1016. Ploceela chryssea

(1016) Ploceela chrysoea Hume.
THE GOLDEN WEAVER-BIRD.
Ploceela chrysoea, Fauna B, I., Birds, 2nd ed. vol. iii, p. 76.
This, the most handsome of all our Oriental Weaver-Birds, occurs in Upper Burma between the Irrawaddy and Sittoung Rivers from Mandalay South to the Gulf of Martaban. It is found in Northern Tenasserim, Siam, Cochin China, Annam and Java.
Oates found these birds breeding in great numbers in the Pegu plains while, later, Mackenzie and Hopwood found them equally common in the same district in and round the village of Yitkangale,
16 miles from Pegu. The colonies seem to vary in size from three or four to about thirty and are most often built either in, or close to, marshy places, ponds or rivers, the sites most often selected being small thorny trees or, less often, rank reeds and grass.
The nests seem to be of two sorts, the first a neat copy of the nest of the Common Baya but with a very short entrance tube. The second type is very like a Munia’s nest. Oates describes this latter form of nest as follows :—“The nest is placed about 5 feet from the ground invariably supported from below and not hanging as is the case with the nests of other Weaver-Birds. It is securely fastened to several stems and leaves of a large species of grass, or to the branches of some strong weed.
“The nest is cylindrical, about 6 inches high and 4 inches in diameter externally, composed entirely of grasses, woven on the outside in a very clumsy manner, the whole exterior presenting a series of loops and sharp angles. The interior is formed of fine grass, nicely curved to the shape of the nest and perfectly smooth. The flowering ends of these fine grasses are in some nests brought forward so as to form a ring, through which the bird enters the nest. The entrance is at various heights, sometimes in the middle and sometimes quite at the top of the nest. It is about an inch in diameter.”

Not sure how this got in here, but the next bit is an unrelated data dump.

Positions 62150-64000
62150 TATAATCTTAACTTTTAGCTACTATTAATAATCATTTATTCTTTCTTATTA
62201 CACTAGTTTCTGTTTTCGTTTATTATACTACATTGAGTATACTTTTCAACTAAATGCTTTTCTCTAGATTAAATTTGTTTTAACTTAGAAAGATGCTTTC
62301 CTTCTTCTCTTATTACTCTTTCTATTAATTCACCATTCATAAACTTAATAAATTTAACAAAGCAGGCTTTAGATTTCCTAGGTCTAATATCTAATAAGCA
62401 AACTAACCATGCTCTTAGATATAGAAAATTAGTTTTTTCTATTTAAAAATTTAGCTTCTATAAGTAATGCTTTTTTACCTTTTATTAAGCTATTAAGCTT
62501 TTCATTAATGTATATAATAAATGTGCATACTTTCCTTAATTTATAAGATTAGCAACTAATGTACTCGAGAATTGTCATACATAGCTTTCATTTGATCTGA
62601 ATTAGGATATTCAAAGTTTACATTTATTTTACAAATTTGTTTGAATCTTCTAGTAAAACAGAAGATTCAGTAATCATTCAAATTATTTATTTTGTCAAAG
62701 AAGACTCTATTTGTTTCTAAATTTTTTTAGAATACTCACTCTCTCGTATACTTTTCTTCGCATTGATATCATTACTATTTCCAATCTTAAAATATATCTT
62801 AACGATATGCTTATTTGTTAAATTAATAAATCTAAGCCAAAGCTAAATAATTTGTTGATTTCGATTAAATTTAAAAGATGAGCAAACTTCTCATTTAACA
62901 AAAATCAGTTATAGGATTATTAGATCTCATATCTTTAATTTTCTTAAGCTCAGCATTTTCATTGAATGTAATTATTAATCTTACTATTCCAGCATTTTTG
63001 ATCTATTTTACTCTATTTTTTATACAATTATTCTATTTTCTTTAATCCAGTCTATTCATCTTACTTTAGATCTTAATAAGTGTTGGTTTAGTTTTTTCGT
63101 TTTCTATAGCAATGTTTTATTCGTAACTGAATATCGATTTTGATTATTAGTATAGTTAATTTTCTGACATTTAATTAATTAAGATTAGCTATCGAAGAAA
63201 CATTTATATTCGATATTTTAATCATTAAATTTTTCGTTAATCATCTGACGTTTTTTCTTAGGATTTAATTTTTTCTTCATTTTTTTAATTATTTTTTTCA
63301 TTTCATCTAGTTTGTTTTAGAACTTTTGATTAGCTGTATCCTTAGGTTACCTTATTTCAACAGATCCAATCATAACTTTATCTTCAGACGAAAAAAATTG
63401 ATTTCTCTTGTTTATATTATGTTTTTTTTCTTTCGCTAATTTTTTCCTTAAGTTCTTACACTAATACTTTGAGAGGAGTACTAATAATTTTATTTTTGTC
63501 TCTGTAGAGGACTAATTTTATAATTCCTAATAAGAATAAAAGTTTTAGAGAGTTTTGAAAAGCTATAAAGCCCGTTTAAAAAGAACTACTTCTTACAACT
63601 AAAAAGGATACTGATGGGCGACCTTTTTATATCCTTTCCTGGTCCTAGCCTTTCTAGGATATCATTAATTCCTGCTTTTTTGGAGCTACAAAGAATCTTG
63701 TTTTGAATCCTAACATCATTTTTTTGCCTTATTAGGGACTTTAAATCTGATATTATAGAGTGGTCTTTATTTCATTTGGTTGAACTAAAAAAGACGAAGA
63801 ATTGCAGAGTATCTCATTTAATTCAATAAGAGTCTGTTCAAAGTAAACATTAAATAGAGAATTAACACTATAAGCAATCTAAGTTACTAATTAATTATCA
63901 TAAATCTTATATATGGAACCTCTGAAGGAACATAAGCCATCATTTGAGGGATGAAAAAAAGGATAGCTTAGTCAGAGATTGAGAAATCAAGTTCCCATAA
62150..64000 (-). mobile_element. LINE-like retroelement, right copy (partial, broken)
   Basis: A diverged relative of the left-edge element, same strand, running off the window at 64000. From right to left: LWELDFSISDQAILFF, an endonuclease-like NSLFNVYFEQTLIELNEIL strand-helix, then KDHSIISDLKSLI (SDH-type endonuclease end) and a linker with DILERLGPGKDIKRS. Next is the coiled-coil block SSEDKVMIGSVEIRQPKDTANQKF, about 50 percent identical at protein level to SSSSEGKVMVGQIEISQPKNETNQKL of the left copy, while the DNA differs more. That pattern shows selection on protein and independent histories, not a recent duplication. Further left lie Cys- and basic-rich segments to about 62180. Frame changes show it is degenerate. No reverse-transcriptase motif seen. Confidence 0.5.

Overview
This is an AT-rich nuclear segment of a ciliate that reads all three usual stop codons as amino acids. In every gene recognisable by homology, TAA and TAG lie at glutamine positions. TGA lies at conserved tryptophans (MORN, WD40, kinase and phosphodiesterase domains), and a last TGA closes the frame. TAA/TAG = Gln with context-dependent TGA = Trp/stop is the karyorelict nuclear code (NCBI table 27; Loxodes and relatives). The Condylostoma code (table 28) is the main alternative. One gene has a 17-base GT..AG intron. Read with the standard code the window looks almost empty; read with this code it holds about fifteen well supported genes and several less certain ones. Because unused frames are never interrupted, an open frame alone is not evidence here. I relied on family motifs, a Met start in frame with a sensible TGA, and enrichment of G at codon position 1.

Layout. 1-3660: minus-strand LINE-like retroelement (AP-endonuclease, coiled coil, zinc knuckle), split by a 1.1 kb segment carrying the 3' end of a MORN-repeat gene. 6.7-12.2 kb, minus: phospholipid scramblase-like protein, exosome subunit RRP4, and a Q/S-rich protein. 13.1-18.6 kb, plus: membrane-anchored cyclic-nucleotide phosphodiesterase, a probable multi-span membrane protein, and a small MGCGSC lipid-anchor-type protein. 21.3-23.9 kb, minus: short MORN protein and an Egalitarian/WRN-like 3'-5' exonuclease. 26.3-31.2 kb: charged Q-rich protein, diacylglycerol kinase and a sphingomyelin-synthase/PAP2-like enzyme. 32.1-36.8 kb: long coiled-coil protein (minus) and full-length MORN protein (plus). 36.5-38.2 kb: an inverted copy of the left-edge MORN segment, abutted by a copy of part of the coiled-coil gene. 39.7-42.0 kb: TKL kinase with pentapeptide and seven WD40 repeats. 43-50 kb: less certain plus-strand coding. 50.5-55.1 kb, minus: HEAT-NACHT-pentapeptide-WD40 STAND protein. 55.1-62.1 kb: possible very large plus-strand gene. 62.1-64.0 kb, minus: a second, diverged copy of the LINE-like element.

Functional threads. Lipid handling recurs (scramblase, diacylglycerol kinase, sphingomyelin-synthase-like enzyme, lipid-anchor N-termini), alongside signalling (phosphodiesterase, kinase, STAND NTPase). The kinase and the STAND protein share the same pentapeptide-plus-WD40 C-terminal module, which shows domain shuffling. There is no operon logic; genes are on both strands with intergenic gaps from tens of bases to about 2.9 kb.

Herbert in Siam first found nests of the pendent kind but says that the more general type is a spherical nest exactly like that described by Oates.
Mackenzie (Journ. Bomb. Nat. Hist. Soc. vol. xxiv, p, 821, 1916) gives a very interesting note on this bird’s breeding. He writes:—“The nests were placed from 3 to 12 feet from the ground, generally about 8 or 10 feet. They were mostly built in a thorny bush, locally called ‘Kathel,’ at the extremities of the branches, supported by the twigs being worked into their structure ; the support came indiscriminately from above, below, or all round the nest, I found a few nests (mostly unfinished) in Elephant-grass, but 80 per cent, were in small trees or bushes,
“In all cases the birds had apparently exercised care in the selec¬tion of the site. All colonies found in trees (with the exception of 5) were in ‘Kathel’ or 'Zee,’ both of them thorny and most unpleasant to deal with. Of the 5 exceptions, 4 were built in thornless trees which contained hornets’ nests, and the fifth was in a tree infested by a very large ant with a fearsome bite. My man had a badly swollen hand as a result of getting eggs from the last colony.”